GLP-1 drugs like Ozempic may raise risk of endoscopy complications

Evan Walker
Evan Walker TheMediTary.Com |
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GLP-1 agonist drugs for weight management could lead to aspiration pneumonia after endoscopy, a recent study found. Image credit: UCG/Getty Images.
  • Researchers at Cedars-Sinai have announced study results suggesting that patients should suspend the intake of certain popular drugs used for weight management in obesity, such as Ozempic and Wegovy, before undergoing endoscopy procedures to mitigate the risk of aspiration pneumonia.
  • This extensive analysis, involving data from nearly 1 million patients in the United States, highlights the dangers posed by these treatments due to their impact on digestion and food retention in the stomach.
  • Given the sheer volume of endoscopies performed annually in the United States, these findings may advocate for a careful reconsideration of medication schedules to reduce the number of aspiration incidents.

The study, published in Gastroenterology, identified that drugs such as Ozempic and Wegovy, which are glucagon-like peptide-1 receptor agonists (GLP-1RAs) used in the management of diabetes and obesity, could lead to a higher chance of developing aspiration pneumonia after undergoing endoscopy procedures.

Aspiration pneumonia arises when foreign substances, such as food from the stomach or secretions from the mouth and nose, are inhaled into the lungs.

Aspiration can lead to infection of the airways and lungs that necessitates treatment, such as antibiotics.

This condition is relatively rare in healthy people but more prevalent among those with pre-existing health issues.

Aspiration pneumonia is a subset of pneumonia, which can be caused by bacterial, viral, or fungal infections within the lungs.

An endoscopy is a procedure where a doctor inserts a tube-like instrument through a patient’s throat to observe the organs inside of the body such as the esophagus, stomach and small intestine.

The recent weight-management drugs achieve their effect by slowing down digestion, extending the sensation of fullness, and thereby reducing food intake. As a result, food remains in the stomach for a longer period.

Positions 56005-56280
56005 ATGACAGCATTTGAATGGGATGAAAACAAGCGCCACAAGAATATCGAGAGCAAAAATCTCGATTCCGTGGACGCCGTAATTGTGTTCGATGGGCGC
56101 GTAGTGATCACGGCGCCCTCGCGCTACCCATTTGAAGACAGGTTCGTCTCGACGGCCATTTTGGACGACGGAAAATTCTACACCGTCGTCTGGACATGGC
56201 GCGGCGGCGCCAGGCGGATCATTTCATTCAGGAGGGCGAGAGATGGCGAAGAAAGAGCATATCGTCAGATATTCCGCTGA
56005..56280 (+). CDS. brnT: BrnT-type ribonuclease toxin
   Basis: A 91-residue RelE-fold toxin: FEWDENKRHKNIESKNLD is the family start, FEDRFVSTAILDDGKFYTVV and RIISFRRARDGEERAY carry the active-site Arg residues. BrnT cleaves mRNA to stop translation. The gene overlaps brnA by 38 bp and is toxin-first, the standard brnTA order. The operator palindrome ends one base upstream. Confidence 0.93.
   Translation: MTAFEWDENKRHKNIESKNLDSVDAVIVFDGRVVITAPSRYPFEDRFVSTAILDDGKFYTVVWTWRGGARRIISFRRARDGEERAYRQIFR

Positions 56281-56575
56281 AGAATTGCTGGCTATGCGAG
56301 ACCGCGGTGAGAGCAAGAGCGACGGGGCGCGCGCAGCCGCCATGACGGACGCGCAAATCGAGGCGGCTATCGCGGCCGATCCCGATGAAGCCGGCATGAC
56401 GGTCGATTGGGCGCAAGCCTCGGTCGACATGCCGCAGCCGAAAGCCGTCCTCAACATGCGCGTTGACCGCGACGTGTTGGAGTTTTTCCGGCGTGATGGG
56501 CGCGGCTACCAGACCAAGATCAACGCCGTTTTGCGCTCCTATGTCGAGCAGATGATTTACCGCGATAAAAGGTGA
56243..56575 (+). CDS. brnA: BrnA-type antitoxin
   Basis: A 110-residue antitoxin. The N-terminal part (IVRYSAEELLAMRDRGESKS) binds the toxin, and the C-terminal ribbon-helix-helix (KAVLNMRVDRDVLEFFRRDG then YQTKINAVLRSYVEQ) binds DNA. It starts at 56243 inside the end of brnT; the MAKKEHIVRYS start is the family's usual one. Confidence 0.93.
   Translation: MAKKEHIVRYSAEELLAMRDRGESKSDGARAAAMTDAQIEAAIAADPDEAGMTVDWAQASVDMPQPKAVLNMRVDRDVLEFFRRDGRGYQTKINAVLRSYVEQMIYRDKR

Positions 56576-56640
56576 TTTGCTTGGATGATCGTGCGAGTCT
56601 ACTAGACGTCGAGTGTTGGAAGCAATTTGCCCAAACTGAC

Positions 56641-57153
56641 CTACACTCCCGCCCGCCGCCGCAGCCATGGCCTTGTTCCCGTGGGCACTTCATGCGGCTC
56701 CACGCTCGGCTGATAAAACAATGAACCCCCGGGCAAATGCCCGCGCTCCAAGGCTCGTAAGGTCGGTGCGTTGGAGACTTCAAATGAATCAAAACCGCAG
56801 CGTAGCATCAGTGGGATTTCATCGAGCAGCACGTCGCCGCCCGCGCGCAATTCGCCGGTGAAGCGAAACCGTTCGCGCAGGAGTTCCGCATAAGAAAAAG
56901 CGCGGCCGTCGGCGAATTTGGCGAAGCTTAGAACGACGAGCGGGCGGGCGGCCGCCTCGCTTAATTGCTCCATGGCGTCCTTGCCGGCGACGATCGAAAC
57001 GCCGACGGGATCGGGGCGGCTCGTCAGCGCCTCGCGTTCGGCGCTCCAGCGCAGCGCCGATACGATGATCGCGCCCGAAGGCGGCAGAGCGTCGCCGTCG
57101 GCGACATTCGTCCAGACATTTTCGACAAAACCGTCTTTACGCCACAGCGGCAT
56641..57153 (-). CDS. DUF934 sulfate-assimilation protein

However, this prolonged presence of food means that the stomach might not be fully emptied during the standard fasting period recommended before surgical interventions to minimize the risk of aspiration.

Ali Rezaie, MD, medical director of the gastrointestinal motility program and the director of bioinformatics at the MAST program at Cedars-Sinai in Los Angeles, CA, explained the key findings to Medical News Today of the study, saying, “[t]he popular weight-loss drugs such as Ozempic are very effective in reducing weight and controlling diabetes.”

“One of the ways these medications work is by decreasing the speed that food travels through the [gastrointestinal] tract especially in the stomach,” he noted. “This is one of the reasons these medications are associated with high rate of nausea and even vomiting.”

“Patients who are on these medications have higher rate of excessive food residual in their stomachs despite going through the usual fasting period prior to procedures or surgeries,” Rezaie explained.

“When patients are sedated for procedures, the food in the stomach can reflux back into the swallowing pipe and throat and some of this food can find its way into the breathing tube and the lungs, a process that is called aspiration,” he added.

“Aspiration can compromise breathing and can have devastating consequences. In some cases aspiration leads to inflammation of the lungs also known as aspiration pneumonia which is usually treated with antibiotics and respiratory support. Patients who are on these medications have 33% higher chance of aspiration ammonia as compared to those who don’t take these medications. This increased risk was seen even after adjusting for underlying comorbidities and other medications that increased the risk of aspiration.”

– Ali Rezaie, MD

Rezaie nevertheless cautioned that it is “important to understand that overall risk of aspiration is still low at 0.8% but if you are on these medications this risk can be reduced to 0.6% (i.e. 33% less) by temporarily holding the medication prior to the procedure if deemed appropriate by your Healthcare provider.”

Jared L. Ross, DO, professor and medical director for the Henry Ford College Paramedic Program and assistant professor of emergency medicine at the University of Missouri, not involved in this research, commented that, “[w]ith any new medication, and especially with a new medication class we are always learning about adverse effects for several years after the drugs come onto the market.”

“We know that glucagon-like peptide-1 (GLP-1) agonists like semaglutide (Ozempic/ Wegovy) delay gastric [stomach] emptying; this is part of how they work to help with weight loss,” Ross noted.

“This is normally not a problem,” he told us. “However, when combined with a procedure that increases the risk of gastric aspiration — inhaling the stomach contents into the lungs — this can be problematic,” he explained.

“Upper endoscopy, which involves putting a camera into the stomach and inflating it with air, is a common procedure that has a risk of gastric aspiration, this appears to be significantly higher in patients using GLP-1 agonists, especially if they are given propofol — a sedating medication that can decrease the protective reflexes of the airway and lungs.”

– Jared L. Ross, DO

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